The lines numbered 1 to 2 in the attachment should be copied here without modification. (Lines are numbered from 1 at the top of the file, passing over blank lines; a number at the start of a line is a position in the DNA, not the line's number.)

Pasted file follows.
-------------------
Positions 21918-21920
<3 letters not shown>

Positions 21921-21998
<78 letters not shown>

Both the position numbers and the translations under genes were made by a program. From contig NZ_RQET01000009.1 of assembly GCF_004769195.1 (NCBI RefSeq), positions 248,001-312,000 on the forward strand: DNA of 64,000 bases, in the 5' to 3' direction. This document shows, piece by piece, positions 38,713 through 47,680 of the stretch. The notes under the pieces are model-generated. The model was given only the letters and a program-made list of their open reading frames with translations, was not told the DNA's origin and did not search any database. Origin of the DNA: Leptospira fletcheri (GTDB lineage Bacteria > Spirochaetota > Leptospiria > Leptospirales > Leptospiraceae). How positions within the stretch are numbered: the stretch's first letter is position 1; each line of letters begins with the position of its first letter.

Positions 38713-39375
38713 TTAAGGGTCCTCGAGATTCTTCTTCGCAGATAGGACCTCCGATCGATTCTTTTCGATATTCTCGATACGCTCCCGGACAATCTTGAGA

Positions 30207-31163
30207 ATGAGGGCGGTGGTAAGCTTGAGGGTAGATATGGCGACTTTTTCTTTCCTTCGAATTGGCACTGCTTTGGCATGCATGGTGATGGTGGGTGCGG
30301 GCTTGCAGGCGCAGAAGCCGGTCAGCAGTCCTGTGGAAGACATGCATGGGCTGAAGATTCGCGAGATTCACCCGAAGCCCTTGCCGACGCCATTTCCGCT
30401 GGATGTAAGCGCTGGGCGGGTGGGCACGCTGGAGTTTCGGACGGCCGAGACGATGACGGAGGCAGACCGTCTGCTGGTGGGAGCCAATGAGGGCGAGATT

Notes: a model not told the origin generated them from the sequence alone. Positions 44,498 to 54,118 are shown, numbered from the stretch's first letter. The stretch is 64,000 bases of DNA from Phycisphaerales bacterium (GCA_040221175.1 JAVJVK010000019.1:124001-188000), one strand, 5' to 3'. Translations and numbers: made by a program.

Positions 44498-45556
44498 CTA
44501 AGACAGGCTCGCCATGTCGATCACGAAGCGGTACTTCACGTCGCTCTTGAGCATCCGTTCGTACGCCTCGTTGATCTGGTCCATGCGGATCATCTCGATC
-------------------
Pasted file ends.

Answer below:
Positions 21918-21920
<3 letters not shown>